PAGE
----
This past Friday ECM New Series released a highly imaginative and impressive three-CD album entitled Liaisons: Re-Imagining Sondheim from the Piano. This is the result of a project that has kept pianist Anthony de Mare occupied for about half a decade. It began with his inviting 36 composers to write solo piano paraphrases of songs that Stephen Sondheim had written for his own lyrics. De Mare then proceeded to record the results as they arrived over a four-year period that ran from November of 2010 to November of 2014, during which time he also added a paraphrase of his own for good measure. Thus, the result is 37 tracks distributed over the three CDs in the album.
The styles of the paraphrases are as diverse as the musicals from which the songs were extracted. In chronological order the sources for those songs are as follows: A Funny Thing Happened on the Way to the Forum (1962), Anyone Can Whistle (1964), Company (1970), Follies (1971), A Little Night Music (1973), Pacific Overtures (1976), Sweeney Todd (1979), Merrily We Roll Along (1981), Sunday In The Park With George (1984), Into The Woods (1987), Assassins (1991), and Passion (1994). The styles include classical, jazz, pop, film music, and musical theater itself.
What is perhaps most interesting is the depth with which each of these styles is pursued. Among the jazz composers there are often frequent acknowledgements of Fats Waller, who had his own ways of approaching both pop and show tunes of his day. Wynton Marsalis is more encyclopedic, taking Sondheim’s “That Old Piano Roll” and seasoning it with tropes from James P. Johnson, Jelly Roll Morton, Thelonious Monk, and Duke Ellington. On the classical side at least two (I have not yet begun to compile statistics) composers worked a Sondheim tune into a fugue, William Bolcom (“A Little Night Fughetta”) and John Musto’s “Epiphany,” an extended survey of themes from Sweeney Todd in which the Beggar Woman’s plea for alms becomes a fugue subject. On the other hand Jake Heggie’s “I’m Excited. No You’re Not.,” also from A Little Night Music probably offers up the most elaborate approach to counterpoint in taking on a song in which every singer is involved with a different activity. Finally, on the move conventional show tunes side David Shire takes a nice turn with “Love is in the Air,” which was originally intended to open A Funny Thing Happened on the Way to the Forum and only surfaced a little less than two decades later in the revue Merrily We Roll Along. After letting “Love is in the Air” run its proper course, Shire morphs it into “Comedy Tonight,” the song that replaced “Love is in the Air” to open Forum.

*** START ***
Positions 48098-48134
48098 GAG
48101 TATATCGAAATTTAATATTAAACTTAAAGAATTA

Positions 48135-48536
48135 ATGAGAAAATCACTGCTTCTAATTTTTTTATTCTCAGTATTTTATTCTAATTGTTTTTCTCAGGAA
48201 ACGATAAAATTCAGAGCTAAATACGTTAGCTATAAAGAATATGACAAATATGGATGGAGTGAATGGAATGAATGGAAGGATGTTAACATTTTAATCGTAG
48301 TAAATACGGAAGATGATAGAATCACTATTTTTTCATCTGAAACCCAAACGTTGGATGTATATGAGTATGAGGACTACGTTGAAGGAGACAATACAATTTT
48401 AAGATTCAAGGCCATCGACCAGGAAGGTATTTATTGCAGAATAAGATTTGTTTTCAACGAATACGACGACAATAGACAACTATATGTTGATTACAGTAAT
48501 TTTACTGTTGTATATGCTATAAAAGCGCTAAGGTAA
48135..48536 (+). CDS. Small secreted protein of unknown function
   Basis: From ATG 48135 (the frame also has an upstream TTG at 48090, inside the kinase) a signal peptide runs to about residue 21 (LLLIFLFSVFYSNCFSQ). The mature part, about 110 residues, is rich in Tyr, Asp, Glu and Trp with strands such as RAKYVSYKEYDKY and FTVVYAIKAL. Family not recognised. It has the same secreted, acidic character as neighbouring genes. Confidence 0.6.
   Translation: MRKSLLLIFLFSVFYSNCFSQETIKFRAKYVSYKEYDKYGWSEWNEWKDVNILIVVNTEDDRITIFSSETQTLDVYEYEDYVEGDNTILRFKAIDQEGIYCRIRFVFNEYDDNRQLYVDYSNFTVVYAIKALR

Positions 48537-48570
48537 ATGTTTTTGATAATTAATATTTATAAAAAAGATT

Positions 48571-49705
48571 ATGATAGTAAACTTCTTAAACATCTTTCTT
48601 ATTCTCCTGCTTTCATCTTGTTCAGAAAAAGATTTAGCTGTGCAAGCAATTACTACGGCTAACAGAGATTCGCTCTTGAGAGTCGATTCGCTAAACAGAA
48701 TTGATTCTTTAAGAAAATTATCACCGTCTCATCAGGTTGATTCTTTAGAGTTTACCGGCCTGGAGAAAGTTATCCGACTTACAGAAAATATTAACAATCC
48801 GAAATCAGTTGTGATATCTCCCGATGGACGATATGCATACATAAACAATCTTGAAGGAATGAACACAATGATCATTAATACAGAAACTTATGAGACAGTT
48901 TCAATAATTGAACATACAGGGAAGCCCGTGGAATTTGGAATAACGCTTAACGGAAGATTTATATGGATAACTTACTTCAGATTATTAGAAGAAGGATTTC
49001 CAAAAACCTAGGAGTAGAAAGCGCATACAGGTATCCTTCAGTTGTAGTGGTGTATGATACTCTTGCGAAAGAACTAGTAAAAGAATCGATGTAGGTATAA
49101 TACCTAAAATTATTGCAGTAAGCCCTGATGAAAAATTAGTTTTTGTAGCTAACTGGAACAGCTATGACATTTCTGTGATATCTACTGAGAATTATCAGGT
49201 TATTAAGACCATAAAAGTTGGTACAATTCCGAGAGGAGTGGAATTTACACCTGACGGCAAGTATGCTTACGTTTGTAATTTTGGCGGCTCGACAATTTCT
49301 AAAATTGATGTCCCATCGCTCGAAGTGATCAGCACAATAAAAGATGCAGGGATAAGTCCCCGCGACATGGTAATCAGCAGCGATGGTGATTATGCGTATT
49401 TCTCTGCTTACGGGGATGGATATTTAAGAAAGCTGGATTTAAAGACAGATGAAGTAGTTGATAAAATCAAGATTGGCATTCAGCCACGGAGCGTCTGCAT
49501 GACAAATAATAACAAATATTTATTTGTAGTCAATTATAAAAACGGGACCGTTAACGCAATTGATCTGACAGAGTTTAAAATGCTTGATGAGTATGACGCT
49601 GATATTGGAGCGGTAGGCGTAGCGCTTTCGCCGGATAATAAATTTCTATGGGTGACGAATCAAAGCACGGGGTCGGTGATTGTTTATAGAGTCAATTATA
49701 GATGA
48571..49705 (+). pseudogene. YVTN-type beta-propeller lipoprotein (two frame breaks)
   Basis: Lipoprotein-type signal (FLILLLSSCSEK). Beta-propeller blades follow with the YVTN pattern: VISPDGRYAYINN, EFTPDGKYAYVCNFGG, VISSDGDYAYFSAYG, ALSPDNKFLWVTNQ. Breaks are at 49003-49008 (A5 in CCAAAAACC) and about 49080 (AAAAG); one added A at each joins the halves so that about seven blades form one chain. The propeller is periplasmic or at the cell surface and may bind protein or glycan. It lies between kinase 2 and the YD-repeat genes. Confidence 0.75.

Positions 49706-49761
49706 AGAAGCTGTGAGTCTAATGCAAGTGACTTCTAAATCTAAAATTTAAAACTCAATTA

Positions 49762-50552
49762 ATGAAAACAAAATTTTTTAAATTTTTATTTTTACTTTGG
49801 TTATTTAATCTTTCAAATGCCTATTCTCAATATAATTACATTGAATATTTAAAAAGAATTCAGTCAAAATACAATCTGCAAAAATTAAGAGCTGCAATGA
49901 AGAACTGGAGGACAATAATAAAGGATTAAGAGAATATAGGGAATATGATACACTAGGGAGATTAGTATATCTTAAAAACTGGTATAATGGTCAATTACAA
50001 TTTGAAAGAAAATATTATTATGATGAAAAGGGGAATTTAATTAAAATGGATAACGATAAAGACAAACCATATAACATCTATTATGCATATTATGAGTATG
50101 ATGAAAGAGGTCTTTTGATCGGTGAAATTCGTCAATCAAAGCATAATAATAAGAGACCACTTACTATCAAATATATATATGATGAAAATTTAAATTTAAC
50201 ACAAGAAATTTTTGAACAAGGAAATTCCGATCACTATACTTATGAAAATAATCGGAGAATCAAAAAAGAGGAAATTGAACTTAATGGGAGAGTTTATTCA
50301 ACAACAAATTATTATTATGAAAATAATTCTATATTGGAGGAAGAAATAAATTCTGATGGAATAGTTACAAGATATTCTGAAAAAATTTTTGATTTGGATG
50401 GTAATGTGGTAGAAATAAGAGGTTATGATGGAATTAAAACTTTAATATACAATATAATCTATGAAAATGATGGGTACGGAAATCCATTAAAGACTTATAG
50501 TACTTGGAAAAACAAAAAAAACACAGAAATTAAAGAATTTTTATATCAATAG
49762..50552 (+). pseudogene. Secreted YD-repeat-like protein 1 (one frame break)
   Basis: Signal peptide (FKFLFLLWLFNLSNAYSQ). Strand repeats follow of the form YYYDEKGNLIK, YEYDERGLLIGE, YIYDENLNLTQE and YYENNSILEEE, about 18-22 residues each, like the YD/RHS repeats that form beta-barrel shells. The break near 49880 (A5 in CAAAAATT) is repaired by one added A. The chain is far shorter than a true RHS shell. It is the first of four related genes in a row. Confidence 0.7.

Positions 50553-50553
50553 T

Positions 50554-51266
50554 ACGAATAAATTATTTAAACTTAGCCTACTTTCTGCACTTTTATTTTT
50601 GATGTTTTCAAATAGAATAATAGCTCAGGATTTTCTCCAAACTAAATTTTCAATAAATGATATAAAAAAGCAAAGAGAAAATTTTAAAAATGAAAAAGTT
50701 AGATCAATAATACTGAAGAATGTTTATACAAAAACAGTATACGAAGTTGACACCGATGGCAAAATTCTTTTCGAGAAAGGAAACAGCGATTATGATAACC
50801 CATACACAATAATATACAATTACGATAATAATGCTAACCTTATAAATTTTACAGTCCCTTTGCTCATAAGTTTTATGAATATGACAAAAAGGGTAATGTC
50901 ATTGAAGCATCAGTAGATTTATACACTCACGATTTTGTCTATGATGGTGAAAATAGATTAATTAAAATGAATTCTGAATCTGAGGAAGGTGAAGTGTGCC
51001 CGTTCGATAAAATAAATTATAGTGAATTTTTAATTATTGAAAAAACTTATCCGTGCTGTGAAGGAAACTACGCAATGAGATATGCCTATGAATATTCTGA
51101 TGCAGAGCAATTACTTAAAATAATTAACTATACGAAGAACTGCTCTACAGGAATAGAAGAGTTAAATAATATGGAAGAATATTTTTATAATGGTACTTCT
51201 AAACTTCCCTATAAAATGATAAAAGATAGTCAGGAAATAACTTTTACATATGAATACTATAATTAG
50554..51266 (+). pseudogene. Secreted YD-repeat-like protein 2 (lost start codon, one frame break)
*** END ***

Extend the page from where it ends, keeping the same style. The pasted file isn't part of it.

With regard to Musto’s work, it is also worth observing that Sweeney Todd seems to have been a particularly strong source of inspiration over the course of this project. This is not surprising. Sweeney Todd has what is probably the most thoroughly conceived foundation of motifs and themes to such an extent that the show is probably the closest Sondheim every got to grand opera. For that matter, as this is being written, the Théâtre de Châtelet, the Houston Grand Opera, and the San Francisco Opera (SFO) are sharing a production of Sweeney Todd so well staged by Lee Blakeley as to affirm that Sondheim has attainted a legitimate place in the grand opera repertoire. (Those with a longer memory will recall that David Gockley brought Harold Prince to the Houston Grand Opera to stage a production of Sweeney Todd that was first performed in June of 1984 and subsequently recorded for broadcast on Public Television.)
I have the luxury of writing this as one who attended the opening night of the SFO production of Blakeley’s staging. I have to say that there is no doubt in my mind that I was attending a performance of opera. However, there was an amusing bit of resonance with de Mare’s project. Those of us who gathered in the press room were offered meat pies along with our press materials. Our liaison from SFO Communications, Jon Finck, then informed us, in a hushed voice, “They’re really empanadas!” Thus, I was delighted when I discovered that Ricardo Lorenz’ treatment of Mrs. Lovett’s opening song (which requires the pianist to exclaim, “A customer!”) was entitled “The Worse [Empanadas] in London!”
It will go without saying that those with different tastes will be drawn to the styles of different composers. Thus, in a collection with so many delights, it would be churlish to dwell on any of the composers whose respective styles did not register with me particularly well. When there are 37 tracks, one cannot expect them all to please in equal value. Nevertheless, I suspect that most listeners will find that, one way or another, the tracks that work will outweigh those that don’t.